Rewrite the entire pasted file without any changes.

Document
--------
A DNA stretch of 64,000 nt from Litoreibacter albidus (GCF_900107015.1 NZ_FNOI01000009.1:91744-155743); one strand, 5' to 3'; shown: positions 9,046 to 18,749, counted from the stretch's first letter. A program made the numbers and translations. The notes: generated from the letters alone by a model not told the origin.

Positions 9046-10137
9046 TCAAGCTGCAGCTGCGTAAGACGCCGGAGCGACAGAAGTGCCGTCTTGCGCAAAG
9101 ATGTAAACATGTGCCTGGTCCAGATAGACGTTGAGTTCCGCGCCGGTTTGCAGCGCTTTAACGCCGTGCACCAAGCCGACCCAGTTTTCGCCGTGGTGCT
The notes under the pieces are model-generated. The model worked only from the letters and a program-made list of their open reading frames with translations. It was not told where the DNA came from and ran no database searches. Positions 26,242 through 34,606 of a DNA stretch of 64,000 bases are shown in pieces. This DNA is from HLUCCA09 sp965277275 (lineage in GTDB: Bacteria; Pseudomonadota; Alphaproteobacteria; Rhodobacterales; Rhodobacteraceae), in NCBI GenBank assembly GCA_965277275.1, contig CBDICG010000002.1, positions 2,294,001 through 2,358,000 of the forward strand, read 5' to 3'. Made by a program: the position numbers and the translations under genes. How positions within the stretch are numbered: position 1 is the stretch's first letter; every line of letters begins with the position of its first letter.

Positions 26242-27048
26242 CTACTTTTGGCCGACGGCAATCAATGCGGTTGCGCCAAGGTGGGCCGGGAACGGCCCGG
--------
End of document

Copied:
A DNA stretch of 64,000 nt from Litoreibacter albidus (GCF_900107015.1 NZ_FNOI01000009.1:91744-155743); one strand, 5' to 3'; shown: positions 9,046 to 18,749, counted from the stretch's first letter. A program made the numbers and translations. The notes: generated from the letters alone by a model not told the origin.

Positions 9046-10137
9046 TCAAGCTGCAGCTGCGTAAGACGCCGGAGCGACAGAAGTGCCGTCTTGCGCAAAG
9101 ATGTAAACATGTGCCTGGTCCAGATAGACGTTGAGTTCCGCGCCGGTTTGCAGCGCTTTAACGCCGTGCACCAAGCCGACCCAGTTTTCGCCGTGGTGCT
The notes under the pieces are model-generated. The model worked only from the letters and a program-made list of their open reading frames with translations. It was not told where the DNA came from and ran no database searches. Positions 26,242 through 34,606 of a DNA stretch of 64,000 bases are shown in pieces. This DNA is from HLUCCA09 sp965277275 (lineage in GTDB: Bacteria; Pseudomonadota; Alphaproteobacteria; Rhodobacterales; Rhodobacteraceae), in NCBI GenBank assembly GCA_965277275.1, contig CBDICG010000002.1, positions 2,294,001 through 2,358,000 of the forward strand, read 5' to 3'. Made by a program: the position numbers and the translations under genes. How positions within the stretch are numbered: position 1 is the stretch's first letter; every line of letters begins with the position of its first letter.

Positions 26242-27048
26242 CTACTTTTGGCCGACGGCAATCAATGCGGTTGCGCCAAGGTGGGCCGGGAACGGCCCGG